Top 10 Best Hamilton Songs

These are the Hamilton musical songs that set Broadway on fire! Today we're counting down our picks for the best songs to be featured in the hit Broadway "Hamilton." We're talking about, Alexander Hamilton, The Schuyler Sisters, Yorktown, Wait For It, and more!

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Script written by Oliver Skinner

Don’t be shocked when your history book – and all your friends – mention him. Welcome to MsMojo, and today we’re counting down our picks for the Top 10 Hamilton Songs.

For this list, we listened to the cast recording for the billionth time and ranked our choices on a mix of fan favorites and their importance to the overall “Hamilnarrative.” If you don’t agree with our ranking, you’d have had to be in the room where it happened to make your case.

#10: “Alexander Hamilton”

The musical’s opening number, named for the eponymous Treasury Secretary, was introduced to the world back in 2009, when Lin-Manuel Miranda performed it at the White House Poetry Jam. Inspired by a biography on the American figurehead, Miranda started a concept album about “someone he thought embodied hip-hop,” but it became a full-fledged musical. This track traces the tragic events during Hamilton’s upbringing in the Caribbean, then his migration to New York. This song serves to introduce the show’s colourful cast of characters, Hamilton’s tireless ambition, and Mr. Aaron Burr. Besides being a fantastic prelude to Miranda’s opus, history teachers are using it to engage students with the “ten-dollar founding father without a father.”

#9: “You’ll Be Back”

While any of King George III’s songs are “awesome, wow!,” this is the one we had to go with. On the cast album, Jonathan Groff of “Glee” and “Frozen” fame sings this hilariously dark overseas dispatch from the British Royalty. Its lyrics – at first, anyway – make it sound like a light-hearted break-up anthem from the British Empire to its loyal subjects. But the King soon inserts a threat: “and when push comes to shove, I will kill your friends and family to remind you of my love.” This song perfectly displays Lin-Manuel Miranda’s wit and eclectic musical background. Though “Hamilton” is largely inspired by R&B and hip-hop, “You’ll Be Back” was modelled after British Invasion pop. Excuse us while we sing “dadada da da” forever.

#8: “The Election of 1800”

In the context of Act II, “The Election of 1800” restarts the upbeat tempo numbers, coming after heart-wrenching songs like “Stay Alive” (Reprise) and “It’s Quiet Uptown.” Aaron Burr and Thomas Jefferson are going head-to-head as each vies to become the presidential candidate for the Democratic-Republican Party. It becomes increasingly clear that the person with the power to tip the election’s outcome is Alexander Hamilton. This multi-layered track puts the ensemble to great use, and marks the pivotal moment where Burr starts to resent Hamilton, as he actively stops him from advancing his political career.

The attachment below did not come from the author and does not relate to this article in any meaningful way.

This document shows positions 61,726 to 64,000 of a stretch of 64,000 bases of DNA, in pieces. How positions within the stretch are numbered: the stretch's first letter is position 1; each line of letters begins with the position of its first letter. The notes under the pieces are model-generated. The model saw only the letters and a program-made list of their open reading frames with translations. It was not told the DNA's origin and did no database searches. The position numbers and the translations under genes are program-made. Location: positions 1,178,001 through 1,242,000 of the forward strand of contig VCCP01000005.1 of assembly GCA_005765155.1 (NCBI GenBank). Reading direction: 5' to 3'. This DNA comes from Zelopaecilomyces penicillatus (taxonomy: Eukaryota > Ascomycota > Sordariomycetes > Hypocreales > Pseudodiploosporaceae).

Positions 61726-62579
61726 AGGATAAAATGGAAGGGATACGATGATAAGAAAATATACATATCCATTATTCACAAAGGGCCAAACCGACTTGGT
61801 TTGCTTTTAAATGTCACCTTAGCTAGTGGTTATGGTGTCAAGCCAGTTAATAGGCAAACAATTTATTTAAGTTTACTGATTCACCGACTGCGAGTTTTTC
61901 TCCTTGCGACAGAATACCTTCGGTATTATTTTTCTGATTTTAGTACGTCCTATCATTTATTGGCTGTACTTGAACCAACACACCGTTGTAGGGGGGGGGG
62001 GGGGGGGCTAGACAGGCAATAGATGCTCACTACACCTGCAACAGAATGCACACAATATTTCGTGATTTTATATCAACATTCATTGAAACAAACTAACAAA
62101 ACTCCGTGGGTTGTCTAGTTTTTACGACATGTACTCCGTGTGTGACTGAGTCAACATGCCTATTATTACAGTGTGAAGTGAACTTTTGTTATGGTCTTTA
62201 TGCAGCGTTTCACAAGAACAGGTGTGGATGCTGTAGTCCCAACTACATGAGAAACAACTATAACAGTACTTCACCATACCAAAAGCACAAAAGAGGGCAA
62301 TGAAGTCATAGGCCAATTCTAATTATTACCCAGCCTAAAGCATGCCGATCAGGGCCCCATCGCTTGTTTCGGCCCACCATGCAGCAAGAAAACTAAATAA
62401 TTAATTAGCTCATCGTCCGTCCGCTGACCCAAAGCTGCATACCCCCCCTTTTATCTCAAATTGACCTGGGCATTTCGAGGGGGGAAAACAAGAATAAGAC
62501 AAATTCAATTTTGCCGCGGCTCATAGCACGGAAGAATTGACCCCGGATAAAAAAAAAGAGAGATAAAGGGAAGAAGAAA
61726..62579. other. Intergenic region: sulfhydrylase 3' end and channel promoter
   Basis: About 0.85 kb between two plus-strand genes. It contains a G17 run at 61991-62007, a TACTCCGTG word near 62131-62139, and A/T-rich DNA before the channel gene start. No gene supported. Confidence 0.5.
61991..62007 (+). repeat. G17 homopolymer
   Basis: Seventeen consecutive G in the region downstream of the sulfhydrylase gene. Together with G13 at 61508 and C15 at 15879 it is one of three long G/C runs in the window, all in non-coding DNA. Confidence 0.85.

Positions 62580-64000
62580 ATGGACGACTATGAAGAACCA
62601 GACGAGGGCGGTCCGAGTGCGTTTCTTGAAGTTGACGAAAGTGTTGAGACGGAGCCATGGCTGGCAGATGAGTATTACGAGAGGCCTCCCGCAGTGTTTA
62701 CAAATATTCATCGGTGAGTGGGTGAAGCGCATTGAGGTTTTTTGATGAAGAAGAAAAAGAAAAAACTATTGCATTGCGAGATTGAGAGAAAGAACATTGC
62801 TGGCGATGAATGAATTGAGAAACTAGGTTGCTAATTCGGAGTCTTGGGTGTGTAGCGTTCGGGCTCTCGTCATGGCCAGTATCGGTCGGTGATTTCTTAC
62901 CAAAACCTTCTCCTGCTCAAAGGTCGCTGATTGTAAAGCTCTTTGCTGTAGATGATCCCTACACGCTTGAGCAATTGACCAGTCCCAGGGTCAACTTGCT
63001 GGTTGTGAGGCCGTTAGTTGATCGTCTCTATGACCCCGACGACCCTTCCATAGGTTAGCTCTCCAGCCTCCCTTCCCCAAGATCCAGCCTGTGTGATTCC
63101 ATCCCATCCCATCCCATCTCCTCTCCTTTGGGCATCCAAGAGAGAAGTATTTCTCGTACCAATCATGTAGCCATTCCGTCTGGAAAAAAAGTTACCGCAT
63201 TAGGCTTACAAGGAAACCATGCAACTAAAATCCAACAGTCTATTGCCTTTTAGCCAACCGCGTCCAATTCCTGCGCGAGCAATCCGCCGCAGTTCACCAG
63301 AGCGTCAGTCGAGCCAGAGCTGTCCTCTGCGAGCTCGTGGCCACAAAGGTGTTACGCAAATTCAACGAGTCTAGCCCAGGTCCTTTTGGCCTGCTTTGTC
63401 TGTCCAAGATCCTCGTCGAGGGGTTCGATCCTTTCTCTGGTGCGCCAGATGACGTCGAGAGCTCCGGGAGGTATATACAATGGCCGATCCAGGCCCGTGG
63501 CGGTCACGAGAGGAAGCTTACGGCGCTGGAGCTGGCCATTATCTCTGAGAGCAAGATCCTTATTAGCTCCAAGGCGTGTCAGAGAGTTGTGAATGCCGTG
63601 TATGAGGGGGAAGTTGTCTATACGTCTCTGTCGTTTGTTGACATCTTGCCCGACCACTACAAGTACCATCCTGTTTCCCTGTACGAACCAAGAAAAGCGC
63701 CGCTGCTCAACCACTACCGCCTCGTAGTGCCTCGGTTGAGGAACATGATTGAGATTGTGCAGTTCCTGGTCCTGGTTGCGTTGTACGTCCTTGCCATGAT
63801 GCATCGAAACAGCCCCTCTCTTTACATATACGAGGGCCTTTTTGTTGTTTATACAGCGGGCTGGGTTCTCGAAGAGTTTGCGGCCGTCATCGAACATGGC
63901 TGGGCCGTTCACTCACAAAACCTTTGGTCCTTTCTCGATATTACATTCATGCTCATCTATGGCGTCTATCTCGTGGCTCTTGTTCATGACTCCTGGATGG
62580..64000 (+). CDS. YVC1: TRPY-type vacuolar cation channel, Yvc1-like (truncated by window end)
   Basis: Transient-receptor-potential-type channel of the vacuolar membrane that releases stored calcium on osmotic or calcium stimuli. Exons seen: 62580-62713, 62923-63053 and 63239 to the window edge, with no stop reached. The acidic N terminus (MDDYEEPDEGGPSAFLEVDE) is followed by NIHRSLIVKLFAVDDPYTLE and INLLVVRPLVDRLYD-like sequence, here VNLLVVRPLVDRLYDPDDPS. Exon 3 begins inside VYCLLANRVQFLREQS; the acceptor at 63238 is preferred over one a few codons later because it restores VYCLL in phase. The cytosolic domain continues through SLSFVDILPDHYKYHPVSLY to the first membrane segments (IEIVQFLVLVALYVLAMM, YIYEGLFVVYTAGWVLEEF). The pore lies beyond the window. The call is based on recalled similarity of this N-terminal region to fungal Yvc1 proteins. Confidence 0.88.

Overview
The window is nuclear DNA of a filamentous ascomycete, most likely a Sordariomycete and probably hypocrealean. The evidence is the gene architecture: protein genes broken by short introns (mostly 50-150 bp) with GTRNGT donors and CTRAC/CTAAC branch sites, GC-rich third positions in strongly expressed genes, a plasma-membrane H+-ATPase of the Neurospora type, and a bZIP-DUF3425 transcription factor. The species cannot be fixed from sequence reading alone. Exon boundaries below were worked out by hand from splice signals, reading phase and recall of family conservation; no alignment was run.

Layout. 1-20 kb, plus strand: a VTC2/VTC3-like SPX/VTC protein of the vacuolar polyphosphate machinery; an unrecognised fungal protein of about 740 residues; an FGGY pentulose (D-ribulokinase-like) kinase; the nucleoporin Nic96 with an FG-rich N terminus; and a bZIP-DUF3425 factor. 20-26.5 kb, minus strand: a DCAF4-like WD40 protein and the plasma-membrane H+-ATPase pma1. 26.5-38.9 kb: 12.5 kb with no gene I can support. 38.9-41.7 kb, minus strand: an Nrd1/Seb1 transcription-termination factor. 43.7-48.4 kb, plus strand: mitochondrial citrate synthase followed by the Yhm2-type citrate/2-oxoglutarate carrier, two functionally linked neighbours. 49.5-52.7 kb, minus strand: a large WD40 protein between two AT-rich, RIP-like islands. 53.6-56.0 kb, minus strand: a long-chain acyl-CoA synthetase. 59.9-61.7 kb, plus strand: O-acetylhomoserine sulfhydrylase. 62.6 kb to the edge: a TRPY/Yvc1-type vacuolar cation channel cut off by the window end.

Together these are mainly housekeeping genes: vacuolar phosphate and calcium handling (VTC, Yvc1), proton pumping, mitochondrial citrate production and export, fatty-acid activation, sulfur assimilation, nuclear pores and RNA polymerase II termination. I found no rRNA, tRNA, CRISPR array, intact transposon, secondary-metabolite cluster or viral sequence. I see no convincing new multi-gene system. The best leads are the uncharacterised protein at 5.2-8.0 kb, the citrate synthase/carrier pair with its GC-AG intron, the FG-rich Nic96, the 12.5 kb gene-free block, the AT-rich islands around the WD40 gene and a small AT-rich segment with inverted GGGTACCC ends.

#7: “One Last Time”

George Washington, the first United States President, seeks Hamilton’s assistance in crafting his now-famous farewell address. This song serves to illustrate an important moment in American history, when the country had to become accustomed to different people holding the powerful position of President. Miranda used the actual text of Washington’s statement, having Washington sing the words as Hamilton speaks them alongside him. This is a powerful song, and it’s hard to not get choked up at Christopher Jackson, the original Washington’s, vocals. It’s a soft farewell for a character that had come in with such a bang in “Right Hand Man.”

#6: “The Room Where It Happens”

Bouncing between hip-hop, Broadway big band, vaudeville comedy, and new wave sounds, this pièce de résistance is arguably the most textured song in “Hamilton.” The seemingly mismatched musical genres and instruments come together to illustrate an equally convoluted story: the dinner table bargain known as the “Compromise of 1790.” No one actually knows what happened behind those closed doors, so Miranda had creative freedom to tell this story as he saw fit. Interestingly, he wrote the song from the perspective of someone who specifically wasn’t there: Aaron Burr. This song at once details Hamilton, Jefferson and Madison’s deal to exchange the nation’s capital for paying state debts, and also shows Burr as he starts losing his cautious demeanor.